Willy said that he had interviewed a thousand people at random. (He hadn't really; he had talked to about twenty. It takes longer than you might think to interview a thousand people.) He reported that slightly more than sixty-seven per cent had had a dream of the same repulsive world. He reported that more than forty-four per cent had had the dream more than once, thirty-two per cent more than twice, twenty-seven per cent more than three times. Many had had it every damned night. And many refused frostily to answer questions on the subject at all.
This was ten days after Bascomb Swicegood had heard Teresa Ananias tell her dream to Agnes.
Willy published the opinions of the three learned gentlemen above, and the theories and comments of many more. He also appended a hatful of answers he had received that were sheer levity.
But the phenomenon was not local. Wagoner's article was the first comprehensive (or at least wordy) treatment of it, but only by hours. Similar things were in other papers that very afternoon, and the next day.
It was more than a fad. Those who called it a fad fell silent after they themselves experienced the dream. The suicide index arose around the country and the world. The thing was now international. The cacophonous ditty Green Rain was on all the jukes, as was The Wart-Hog Song. People began to loathe themselves and each other. Women feared that they would give birth to monsters. There were new perversions committed in the name of the thing, and several orgiastic societies were formed with the stomach rat as a symbol. All entertainment was forgotten, and this was the only topic.
Nervous disorders took a fearful rise as people tried to stay awake to avoid the abomination, and as they slept in spite of themselves and suffered the degradation.
It is no joke to experience the same loathsome dream all night every night. It had actually come to that. All the people were dreaming it all night every night. It had passed from being a joke to being a universal menace. Even the sudden new millionaires who rushed their cures to the market were not happy. They also suffered whenever they slept, and they knew that their cures were not cures.
There were large amounts posted for anyone who could cure the populace of the wart-hog-people dreams. There was presidential edict and dictator decree, and military teams attacked the thing as a military problem, but they were not able to subdue it.
Then one night a nervous lady heard a voice in her noisome dream. It was one of the repulsive cracked wart-hog voices. “You are not dreaming,” said the voice. “This is the real world. But when you wake you will be dreaming. That barefaced world is not a world at all. It is only a dream. This is the real world.” The lady awoke howling. And she had not howled before, for she was a demure lady.
Nor was she the only one who awoke howling. There were hundreds, then thousands, then millions. The voice spoke to all and engendered a doubt. Which was the real world? Almost equal time was now spent in each, for the people had come to need more sleep and most of them had arrived at spending a full twelve hours or more in the nightmarish world.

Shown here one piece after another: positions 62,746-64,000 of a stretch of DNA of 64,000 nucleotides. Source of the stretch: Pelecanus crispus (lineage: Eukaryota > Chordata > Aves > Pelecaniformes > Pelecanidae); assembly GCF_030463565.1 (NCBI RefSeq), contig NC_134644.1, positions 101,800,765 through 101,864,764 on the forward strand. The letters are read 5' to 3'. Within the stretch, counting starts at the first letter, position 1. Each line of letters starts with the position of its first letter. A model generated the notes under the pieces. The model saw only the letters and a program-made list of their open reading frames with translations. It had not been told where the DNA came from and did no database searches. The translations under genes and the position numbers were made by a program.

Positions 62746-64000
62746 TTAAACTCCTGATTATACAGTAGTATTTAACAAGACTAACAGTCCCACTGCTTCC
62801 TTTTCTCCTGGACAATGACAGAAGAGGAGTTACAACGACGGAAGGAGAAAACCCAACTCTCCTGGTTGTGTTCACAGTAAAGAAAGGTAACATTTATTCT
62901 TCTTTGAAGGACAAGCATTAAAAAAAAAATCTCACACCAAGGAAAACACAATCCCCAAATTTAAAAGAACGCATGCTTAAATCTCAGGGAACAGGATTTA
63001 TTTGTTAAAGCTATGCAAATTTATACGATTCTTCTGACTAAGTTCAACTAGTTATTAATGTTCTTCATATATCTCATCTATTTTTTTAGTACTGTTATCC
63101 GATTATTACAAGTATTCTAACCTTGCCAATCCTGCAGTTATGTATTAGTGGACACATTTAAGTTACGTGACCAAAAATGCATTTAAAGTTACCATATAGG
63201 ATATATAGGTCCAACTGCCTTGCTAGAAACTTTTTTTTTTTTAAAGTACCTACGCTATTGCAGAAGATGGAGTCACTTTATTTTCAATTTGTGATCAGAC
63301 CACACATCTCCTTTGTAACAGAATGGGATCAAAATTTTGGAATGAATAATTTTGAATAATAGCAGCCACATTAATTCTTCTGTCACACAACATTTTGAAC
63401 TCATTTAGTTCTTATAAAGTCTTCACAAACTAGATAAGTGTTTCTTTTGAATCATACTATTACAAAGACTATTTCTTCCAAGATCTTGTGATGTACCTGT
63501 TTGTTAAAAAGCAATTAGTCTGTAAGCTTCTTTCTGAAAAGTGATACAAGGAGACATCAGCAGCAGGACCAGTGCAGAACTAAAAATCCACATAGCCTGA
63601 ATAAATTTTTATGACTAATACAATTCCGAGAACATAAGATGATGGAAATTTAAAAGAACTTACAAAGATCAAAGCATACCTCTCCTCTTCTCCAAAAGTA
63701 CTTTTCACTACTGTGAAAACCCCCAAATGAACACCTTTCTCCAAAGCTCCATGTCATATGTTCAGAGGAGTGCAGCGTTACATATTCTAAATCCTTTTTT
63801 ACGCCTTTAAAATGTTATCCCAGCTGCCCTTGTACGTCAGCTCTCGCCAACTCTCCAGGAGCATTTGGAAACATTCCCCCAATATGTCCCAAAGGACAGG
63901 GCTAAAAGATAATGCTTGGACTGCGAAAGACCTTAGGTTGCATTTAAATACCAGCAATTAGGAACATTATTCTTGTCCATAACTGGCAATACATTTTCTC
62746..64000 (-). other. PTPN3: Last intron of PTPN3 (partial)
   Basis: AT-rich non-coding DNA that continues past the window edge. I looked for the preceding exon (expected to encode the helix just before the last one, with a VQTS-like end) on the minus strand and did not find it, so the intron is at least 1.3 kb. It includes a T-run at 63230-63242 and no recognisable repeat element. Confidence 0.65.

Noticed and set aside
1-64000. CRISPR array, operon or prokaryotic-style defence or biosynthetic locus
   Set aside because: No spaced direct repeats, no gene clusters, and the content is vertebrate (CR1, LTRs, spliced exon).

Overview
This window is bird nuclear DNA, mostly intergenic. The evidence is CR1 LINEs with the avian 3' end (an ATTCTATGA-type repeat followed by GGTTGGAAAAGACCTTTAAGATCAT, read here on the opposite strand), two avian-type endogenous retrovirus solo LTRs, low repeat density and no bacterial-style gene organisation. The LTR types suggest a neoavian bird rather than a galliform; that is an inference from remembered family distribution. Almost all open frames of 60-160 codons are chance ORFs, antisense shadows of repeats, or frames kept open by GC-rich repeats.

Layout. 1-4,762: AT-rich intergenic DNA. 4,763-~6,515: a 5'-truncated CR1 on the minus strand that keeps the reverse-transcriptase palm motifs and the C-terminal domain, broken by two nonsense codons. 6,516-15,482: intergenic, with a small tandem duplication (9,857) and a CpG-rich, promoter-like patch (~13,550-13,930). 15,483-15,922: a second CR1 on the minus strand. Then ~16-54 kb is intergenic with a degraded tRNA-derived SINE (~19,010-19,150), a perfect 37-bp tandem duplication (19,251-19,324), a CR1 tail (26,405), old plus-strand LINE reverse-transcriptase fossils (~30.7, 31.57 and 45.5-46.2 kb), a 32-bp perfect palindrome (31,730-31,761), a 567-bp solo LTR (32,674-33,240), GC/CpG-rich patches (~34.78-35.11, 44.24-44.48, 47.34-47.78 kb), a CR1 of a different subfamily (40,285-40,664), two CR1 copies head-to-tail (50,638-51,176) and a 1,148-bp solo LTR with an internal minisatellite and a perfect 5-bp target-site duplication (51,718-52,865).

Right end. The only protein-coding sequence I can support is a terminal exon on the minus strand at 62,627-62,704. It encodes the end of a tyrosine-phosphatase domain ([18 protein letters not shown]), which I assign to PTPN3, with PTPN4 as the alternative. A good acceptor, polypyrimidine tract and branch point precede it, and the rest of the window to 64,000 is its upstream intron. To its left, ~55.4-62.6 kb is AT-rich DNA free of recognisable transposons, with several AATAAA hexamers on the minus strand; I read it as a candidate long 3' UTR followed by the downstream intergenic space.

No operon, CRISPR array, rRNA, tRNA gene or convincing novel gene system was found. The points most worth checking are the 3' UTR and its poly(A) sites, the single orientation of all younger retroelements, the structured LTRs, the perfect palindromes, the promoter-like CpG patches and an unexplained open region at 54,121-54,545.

“It could be” was the title of a headlined article on the subject by the same Professor Greathouse mentioned above. It could be, he said, that the world on which the green rain fell incessantly was the real world. It could be that the wart-hogs were real and the people a dream. It could be that rats in the stomach were normal, and other methods of digestion were chimerical.
And then a very great man went on the air in worldwide broadcast with a speech that was a ringing call for collective sanity. It was the hour of decision, he said. The decision would be made. Things were at an exact balance, and the balance would be tipped.
“But we can decide. One way or the other, we will decide. I implore you all in the name of sanity that you decide right. One world or the other will be the world of tomorrow. One of them is real and one of them is a dream. Both are with us now, and the favor can go to either. But listen to me here: whichever one wins, the other will have always been a dream, a momentary madness soon forgotten. I urge you to the sanity which in a measure I have lost myself. Yet in our darkened dilemma I feel that we yet have a choice. Choose!”
And perhaps that was the turning point.
The mad dream disappeared as suddenly as it had appeared. The world came back to normal with an embarrassed laugh. It was all over. It had lasted from its inception six weeks.
Bascomb Swicegood, a morning type, felt excellent this morning. He breakfasted at Cahill's, and he ordered heavily as always. And he listened with half an ear to the conversation of two girls at the table next to his.
“But I should know you,” he said.
“Of course. I'm Teresa.”
“I'm Agnes,” said Agnes.
“Mr. Swicegood, how could you forget? It was when the dreams first came, and you overheard me telling mine to Agnes. Then you ran after us in the street because you had had the same dream, and I wanted to have you arrested. Weren't they horrible dreams? And have they ever found out what caused them?”
“They were horrible, and they have not found out. They ascribe it to group mania, which is meaningless. And now there are those who say that the dreams never came at all, and soon they will be nearly forgotten. But the horror of them! The loneliness!”
“Yes, we hadn't even pediculi to curry our body hair. We almost hadn't any body hair.”
Teresa was an attractive girl. She had a cute trick of popping the smallest rat out of her mouth so it could see what was coming into her stomach. She was bulbous and beautiful. “Like a sackful of skunk cabbage,” Bascomb murmured admiringly in his head, and then flushed green at his forwardness of phrase.
Teresa had protuberances upon protuberances and warts on warts, and hair all over her where she wasn't warts and bumps. “Like a latrine mop!” sighed Bascomb with true admiration. The cracked clang of Teresa's voice was music in the early morning.
All was right with the earth again. Gone the hideous nightmare world when people had stood barefaced and lonely, without bodily friends or dependents. Gone that ghastly world of the sick blue sky and the near-absence of entrancing odor.
Bascomb attacked manfully his plate of prime carrion. And outside the pungent green rain fell incessantly.
painting: A young peasant girl sleeping (1874), by Léon Bazille Perrault